Lesson 1/Learning Event 2
Where the construction is to be made on surface deposits, undesirable material is removed by stripping
Tuff. Tuff and other cementaceous materials of volcanic origin may be used for base courses. Tuff
bases are constructed the same as other base courses except that after the tuff is dumped and spread, the
oversize pieces are broken and the base compacted with sheepsfoot rollers. The surface is then graded,
and final compaction and finishing are done.
Rubble. In many cases it may be advantageous to use the debris or rubble of destroyed buildings in
constructing base courses, but care must be exercised to see that jagged pieces of metal and similar
objects are removed. Before removing any rubble, check for mines or boobytraps.
Bituminous base. Bituminous mixtures frequently are used as base courses beneath high type
bituminous pavements, particularly for rear area type airfields which carry heavy traffic. Such base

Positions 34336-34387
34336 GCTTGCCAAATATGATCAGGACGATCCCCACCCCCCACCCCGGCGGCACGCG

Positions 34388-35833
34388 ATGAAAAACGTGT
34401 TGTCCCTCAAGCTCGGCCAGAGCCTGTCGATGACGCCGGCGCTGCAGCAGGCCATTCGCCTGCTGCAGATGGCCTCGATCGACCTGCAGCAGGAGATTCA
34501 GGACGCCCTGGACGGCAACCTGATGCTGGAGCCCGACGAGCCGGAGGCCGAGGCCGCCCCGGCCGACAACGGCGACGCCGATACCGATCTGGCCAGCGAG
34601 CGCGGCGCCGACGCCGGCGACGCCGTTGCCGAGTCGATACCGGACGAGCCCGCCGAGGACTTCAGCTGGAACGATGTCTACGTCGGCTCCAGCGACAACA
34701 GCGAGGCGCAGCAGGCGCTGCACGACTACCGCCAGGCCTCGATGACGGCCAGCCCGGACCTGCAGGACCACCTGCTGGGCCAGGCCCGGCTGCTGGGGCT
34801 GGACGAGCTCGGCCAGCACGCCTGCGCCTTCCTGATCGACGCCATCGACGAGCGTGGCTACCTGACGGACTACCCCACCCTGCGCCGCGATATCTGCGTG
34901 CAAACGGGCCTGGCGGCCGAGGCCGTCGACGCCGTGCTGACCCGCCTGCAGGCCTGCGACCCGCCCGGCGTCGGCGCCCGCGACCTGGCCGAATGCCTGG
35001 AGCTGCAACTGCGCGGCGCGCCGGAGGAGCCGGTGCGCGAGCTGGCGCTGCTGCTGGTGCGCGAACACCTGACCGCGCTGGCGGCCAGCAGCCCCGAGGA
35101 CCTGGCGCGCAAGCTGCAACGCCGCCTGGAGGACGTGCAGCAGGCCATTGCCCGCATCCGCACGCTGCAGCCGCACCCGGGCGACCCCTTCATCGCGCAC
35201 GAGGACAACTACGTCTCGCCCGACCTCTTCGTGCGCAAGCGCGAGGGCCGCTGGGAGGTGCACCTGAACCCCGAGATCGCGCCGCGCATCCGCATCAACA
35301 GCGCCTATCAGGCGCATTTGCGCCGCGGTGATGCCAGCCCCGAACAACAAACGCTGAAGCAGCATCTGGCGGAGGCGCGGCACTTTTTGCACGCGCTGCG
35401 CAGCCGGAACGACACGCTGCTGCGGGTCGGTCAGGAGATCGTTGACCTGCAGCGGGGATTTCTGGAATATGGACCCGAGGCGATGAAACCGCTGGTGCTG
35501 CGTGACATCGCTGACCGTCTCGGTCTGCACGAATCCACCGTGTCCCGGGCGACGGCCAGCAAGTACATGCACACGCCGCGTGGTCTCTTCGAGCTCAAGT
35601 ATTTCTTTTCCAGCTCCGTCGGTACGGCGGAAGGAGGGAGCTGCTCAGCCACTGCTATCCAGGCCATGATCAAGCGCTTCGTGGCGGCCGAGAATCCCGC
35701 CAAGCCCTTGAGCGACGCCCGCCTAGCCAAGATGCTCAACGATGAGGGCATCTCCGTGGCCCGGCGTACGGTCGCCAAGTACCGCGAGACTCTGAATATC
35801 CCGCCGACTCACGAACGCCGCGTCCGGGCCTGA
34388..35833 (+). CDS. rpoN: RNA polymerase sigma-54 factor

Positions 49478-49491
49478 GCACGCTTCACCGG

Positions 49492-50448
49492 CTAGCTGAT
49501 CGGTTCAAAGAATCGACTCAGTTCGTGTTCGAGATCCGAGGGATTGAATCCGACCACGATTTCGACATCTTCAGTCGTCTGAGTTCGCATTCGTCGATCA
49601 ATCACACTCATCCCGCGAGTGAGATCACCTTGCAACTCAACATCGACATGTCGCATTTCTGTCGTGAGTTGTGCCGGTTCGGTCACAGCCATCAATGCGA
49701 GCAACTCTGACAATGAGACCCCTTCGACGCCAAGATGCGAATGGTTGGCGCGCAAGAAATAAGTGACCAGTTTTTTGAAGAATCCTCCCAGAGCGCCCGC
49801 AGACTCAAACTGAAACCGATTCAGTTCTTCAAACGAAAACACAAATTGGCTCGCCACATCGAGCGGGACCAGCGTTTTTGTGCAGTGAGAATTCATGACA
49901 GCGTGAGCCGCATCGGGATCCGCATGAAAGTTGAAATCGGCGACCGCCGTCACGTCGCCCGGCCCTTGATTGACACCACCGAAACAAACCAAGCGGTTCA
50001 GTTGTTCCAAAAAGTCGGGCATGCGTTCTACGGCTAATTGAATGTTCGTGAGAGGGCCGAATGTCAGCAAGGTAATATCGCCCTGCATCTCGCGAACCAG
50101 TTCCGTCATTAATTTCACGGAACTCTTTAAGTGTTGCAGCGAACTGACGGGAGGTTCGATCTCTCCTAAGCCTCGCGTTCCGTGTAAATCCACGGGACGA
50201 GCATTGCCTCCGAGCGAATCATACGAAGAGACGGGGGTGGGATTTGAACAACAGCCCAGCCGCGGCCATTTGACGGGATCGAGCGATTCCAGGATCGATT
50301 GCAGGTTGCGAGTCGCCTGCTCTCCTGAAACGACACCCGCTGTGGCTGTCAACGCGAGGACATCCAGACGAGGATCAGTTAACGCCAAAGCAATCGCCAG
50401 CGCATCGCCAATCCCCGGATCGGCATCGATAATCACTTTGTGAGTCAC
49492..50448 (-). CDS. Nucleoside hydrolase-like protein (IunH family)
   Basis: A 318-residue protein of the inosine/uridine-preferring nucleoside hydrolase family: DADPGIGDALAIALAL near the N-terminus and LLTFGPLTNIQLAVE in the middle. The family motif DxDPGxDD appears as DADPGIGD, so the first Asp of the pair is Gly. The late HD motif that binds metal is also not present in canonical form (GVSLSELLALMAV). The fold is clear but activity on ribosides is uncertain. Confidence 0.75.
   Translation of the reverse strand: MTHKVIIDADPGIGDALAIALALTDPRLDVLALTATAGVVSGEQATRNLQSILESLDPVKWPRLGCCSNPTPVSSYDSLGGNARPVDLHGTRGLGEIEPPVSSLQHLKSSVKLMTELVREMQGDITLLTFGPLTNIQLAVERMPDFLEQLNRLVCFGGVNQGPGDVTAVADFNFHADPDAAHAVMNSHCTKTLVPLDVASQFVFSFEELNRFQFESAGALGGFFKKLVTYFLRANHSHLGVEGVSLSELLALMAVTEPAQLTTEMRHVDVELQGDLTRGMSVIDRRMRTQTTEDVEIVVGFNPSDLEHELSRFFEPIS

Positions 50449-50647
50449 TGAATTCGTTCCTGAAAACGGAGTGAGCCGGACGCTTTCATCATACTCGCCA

courses may be used to advantage when aggregates locally available are relatively soft and otherwise of
relatively poor quality, when mixing plant and bituminous materials are readily available, and when a
relatively thick structure is required for the traffic. In general, a bituminous base course may be
considered equal on an inch-for-inch basis to other types of high-quality base courses. When a
bituminous base course is used, it will be placed in lifts not exceeding 3 inches in thickness. If a
bituminous base is used, you may omit the binder course and lay the surface course directly on the base
Selection of Type of Base Course
Selection of the type of base construction depends principally upon materials available at the particular
site, but equipment available and prevailing weather conditions during construction also are important
factors. A complete investigation should be made to determine the location and characteristics of all
natural materials suitable for base-course construction. Construction of untreated base courses with
natural materials is affected less by adverse weather than other types and requires less technical control.
Untreated bases are relatively easy and fast to build and are recommended in preference to bituminous
or cement-stabilized types, except where suitable materials for such construction are more readily
available. If they are not locally available, the transportation of bituminous material or cement for base
stabilization is a major supply problem in forward areas.